Last night I wrote a brief post about the idiot at the Chicago Tribune who wrote a stupid op-ed piece for her paper. If you missed it, please click here so I don’t have to recapitulate.
The outrage over Ms. McQueary’s ignorant op-ed piece has raged on all day on social media. The hashtag #FireMcQueary has even popped up. I don’t get it: this woman does not have the power or influence to inflict additional damage on people who were harmed by Hurricane Katrina. It’s 2015, not 2005. The recovery is not as strong as she depicted it, but we’re no longer on our knees and shouldn’t waste any more time on this stupid article. I certainly won’t.
I have the right to say this. I was in the trenches as a neighborhood leader, civic activist, and blogger in the aftermath of the storm. I fought the good fight for many years. It was sometimes necessary to correct and/or denounce erroneous statements by people who were ignorant of what was really happening in New Orleans. There’s a big difference between then and now: the idiotic statements were coming from people who could damage our chances to recover from the disaster. That’s why we jumped all over fools like Denny Hastert, Tom Delay, and other inside the beltway conservatives. They had the power to hurt us. Kristen McQueary does not.
I understand that people are raw and jittery over the impending 10th anniversary of the storm. We should, however, have a sense of perspective and proportion and not freak out because someone we’d never heard of used an inappropriate and downright moronic Katrina analogy. I would also like to point out that we’ve heard the same “clean slate” nonsense from influential New Orleanians including City Council members, powerful business people, and both post-K Mayors, Ray Nagin and Mitch Landrieu.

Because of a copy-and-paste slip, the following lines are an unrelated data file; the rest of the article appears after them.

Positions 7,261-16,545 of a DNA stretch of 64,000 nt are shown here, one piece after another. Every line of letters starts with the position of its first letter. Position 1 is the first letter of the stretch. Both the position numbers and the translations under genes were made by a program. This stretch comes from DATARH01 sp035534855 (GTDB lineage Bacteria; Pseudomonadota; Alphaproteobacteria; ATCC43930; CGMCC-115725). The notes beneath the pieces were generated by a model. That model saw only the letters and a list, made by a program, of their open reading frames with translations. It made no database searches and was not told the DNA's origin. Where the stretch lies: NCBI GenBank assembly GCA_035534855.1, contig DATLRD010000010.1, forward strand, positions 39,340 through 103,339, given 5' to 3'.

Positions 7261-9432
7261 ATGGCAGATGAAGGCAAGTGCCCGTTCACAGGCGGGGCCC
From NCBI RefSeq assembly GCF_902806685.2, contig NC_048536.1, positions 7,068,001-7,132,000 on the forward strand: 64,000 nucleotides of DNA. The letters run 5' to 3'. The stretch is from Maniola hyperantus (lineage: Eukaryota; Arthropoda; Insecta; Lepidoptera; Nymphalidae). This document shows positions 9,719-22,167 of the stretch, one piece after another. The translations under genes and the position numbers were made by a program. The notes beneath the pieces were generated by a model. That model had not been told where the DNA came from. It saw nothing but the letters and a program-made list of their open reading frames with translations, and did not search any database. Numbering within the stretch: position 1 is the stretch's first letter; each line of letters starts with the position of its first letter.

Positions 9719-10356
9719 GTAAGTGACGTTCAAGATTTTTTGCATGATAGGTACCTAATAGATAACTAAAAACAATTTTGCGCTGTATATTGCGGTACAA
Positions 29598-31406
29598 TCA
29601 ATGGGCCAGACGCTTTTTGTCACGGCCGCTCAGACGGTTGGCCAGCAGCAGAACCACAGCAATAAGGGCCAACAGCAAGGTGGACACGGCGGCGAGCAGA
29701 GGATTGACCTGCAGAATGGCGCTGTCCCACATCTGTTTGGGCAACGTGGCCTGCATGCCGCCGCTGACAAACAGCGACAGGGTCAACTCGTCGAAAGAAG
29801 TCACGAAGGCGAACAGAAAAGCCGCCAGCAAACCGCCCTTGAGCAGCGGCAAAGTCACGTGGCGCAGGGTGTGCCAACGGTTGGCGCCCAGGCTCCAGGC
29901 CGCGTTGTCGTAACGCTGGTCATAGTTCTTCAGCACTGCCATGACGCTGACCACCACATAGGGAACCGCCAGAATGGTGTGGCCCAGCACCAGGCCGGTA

Katrinaversary Ennui: There’s been a lot written in the local, national, and international media about the looming 10 year anniversary of Hurricane Katrina and the Federal Flood. I am skipping most of it even though some of it has been written by friends of mine. I lived it and dealt with the aftermath and neither need nor want to go there again. I spent 5+ years in the trenches fighting the good fight as both a blogger and activist and the endless rehashing is of no interest to me. I remember it well.
I am equally disinterested in any of the planned public anniversary celebrations; many of which have dueling perspectives on the state of the city 10 years after the flood. One camp sees pre-K New Orleans as an Edenic place free of hispters and greedy developers. The other camp sees pre-K New Orleans as a crime ridden hell hole with blighted housing,and too many poors. Neither side is right and they’re both out to sell an agenda that I’m not buying. I lived it and remember it well.
Until yesterday, I kept to my policy of neither reading about nor responding to any articles about the event that changed all our lives in New Orleans. I *almost* regret making an exception and responding to McQueary’s malakatude, but it had to be done. This is the last time I’m doing this.
Our current adversaries are pissants and cannot harm us in any tangible way. I want to be a semi-normal person living a semi-normal life in a semi-normal city. I don’t want to spend any more time fighting with the likes of Statehouse Chick. I’m done, and I wish everyone would put away their virtual torches and pitchforks and stop obsessing over what I called A Stupid Piece By An Ignorant Person. That’s all it is: she’s not a dragon that needs slaying. Instead, she’s a rather puny lizard of the sort your cat might leave on the mat if she had nothing better to do. We have better things to do.
It’s time to heed the advice of Graham Parker and get over it and move on:
Our regularly scheduled programming will resume at the stroke of midnight with the latest edition of Saturday Odds & Sods. We all need a laugh after the last few days.
Repeat after me: Get over it and move on.